Having access to something doesn’t mean you have to do it. It’s called self control! And most of these guilty athletes haven’t displayed the maturity or self-discipline required to make an educated decision about cheating.

 So, when I hear about another HGH/steroid scandal in any sport, not the just the Olympics, I won’t be surprised. However, I will remember those locker room days. I will remember how the insecurity of being less than the absolute best plagued so many of my friends. I will remember the emotional stress and physical pain they went through just to get a starting position. And I will remember just how little they were prepared for the “real” world once they realized that being the best isn’t all that important to most people.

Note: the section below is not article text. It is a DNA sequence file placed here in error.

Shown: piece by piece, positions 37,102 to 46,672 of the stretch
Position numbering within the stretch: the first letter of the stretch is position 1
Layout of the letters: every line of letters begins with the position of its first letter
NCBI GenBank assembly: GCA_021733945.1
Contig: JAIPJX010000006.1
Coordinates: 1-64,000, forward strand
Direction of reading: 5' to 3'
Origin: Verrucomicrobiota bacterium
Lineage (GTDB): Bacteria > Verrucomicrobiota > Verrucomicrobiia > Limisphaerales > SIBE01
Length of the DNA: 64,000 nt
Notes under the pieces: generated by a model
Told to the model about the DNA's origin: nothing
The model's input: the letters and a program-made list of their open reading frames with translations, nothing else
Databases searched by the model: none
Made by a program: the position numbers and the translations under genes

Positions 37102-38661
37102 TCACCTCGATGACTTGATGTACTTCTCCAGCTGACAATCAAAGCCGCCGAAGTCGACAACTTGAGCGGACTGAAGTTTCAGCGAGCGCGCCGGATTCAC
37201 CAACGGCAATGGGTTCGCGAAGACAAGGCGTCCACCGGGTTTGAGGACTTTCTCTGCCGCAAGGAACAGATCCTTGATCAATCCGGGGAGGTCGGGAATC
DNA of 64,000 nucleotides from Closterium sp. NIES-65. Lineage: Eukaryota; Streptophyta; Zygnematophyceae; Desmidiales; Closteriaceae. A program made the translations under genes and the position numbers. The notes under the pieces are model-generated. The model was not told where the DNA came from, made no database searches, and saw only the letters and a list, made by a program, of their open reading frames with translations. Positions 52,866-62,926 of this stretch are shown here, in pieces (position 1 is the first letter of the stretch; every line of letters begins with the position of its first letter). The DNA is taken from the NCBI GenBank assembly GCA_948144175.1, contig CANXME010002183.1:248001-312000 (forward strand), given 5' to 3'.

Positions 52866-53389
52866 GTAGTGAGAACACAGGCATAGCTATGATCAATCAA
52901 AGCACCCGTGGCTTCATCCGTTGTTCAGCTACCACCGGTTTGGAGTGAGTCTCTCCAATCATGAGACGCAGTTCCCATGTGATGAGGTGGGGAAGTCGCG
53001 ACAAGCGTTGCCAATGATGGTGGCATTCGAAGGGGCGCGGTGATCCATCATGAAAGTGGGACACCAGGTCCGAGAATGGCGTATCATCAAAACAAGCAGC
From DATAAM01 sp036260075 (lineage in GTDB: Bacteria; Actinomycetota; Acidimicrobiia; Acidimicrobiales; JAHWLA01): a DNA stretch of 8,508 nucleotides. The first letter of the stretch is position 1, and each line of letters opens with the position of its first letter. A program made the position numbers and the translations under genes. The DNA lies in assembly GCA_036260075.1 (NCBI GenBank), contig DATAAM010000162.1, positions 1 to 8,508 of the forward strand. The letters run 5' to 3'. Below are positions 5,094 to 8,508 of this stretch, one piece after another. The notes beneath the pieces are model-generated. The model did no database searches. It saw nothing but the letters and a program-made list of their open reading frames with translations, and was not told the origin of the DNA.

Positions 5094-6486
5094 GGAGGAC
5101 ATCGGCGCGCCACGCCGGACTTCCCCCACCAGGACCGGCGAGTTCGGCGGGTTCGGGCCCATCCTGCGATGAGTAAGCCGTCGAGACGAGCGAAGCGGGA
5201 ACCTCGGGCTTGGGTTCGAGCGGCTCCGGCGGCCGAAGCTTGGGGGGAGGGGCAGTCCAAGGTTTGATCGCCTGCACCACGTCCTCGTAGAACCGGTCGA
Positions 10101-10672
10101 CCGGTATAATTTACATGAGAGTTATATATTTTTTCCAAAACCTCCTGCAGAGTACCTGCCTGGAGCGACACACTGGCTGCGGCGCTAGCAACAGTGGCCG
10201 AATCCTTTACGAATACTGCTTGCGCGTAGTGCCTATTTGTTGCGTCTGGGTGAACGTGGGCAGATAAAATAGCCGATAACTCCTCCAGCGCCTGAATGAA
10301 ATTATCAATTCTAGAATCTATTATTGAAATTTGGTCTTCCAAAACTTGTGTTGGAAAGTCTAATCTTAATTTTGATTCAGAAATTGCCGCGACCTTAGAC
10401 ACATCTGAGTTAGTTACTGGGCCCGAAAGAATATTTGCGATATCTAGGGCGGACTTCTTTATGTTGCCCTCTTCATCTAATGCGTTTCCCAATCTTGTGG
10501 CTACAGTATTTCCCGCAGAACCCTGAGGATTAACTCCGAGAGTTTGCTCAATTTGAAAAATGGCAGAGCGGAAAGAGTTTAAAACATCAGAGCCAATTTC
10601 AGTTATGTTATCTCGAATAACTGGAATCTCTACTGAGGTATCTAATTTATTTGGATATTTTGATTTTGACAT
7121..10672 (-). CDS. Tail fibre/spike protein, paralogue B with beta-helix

And that being happy and healthy are.

2 replies on “Was Antonio Pettigrew’s Admission Surprising? I Sure Hope Not”

Pettigrew This is something that all levels of sports will be fighting untill the end of days.Everytime a new testing policy or more advanced ways of testing athletes comes to play the makers of performance enhancing drugs will find a way to make a more diffrent, undetectable form. It will always be a losing battle

I agree… and unfortunately the U.S. is now the “poster child” for steroid use. Not because we use more than any other country, but because we have the issue at the fore-front of our national media quite frequently. I’m not too up to date on the professional sports happenings in Lithuania, but I’m sure there national governing body isn’t calling in professional athletes and having them testify under oath on a monthly basis.
 The U.s. will always be labeled as such, and it’s sad, because you see someone like Michael Phelps, who I believe is the most accomplished athlete in the world (Sorry Tiger) and no matter how clean and legitimate all of his records and medals are, people all over the world will always raise the question of performance enhancers; Was there something aiding him that was undetectable?

It’s a shame…

Thanks for the feedback Alan.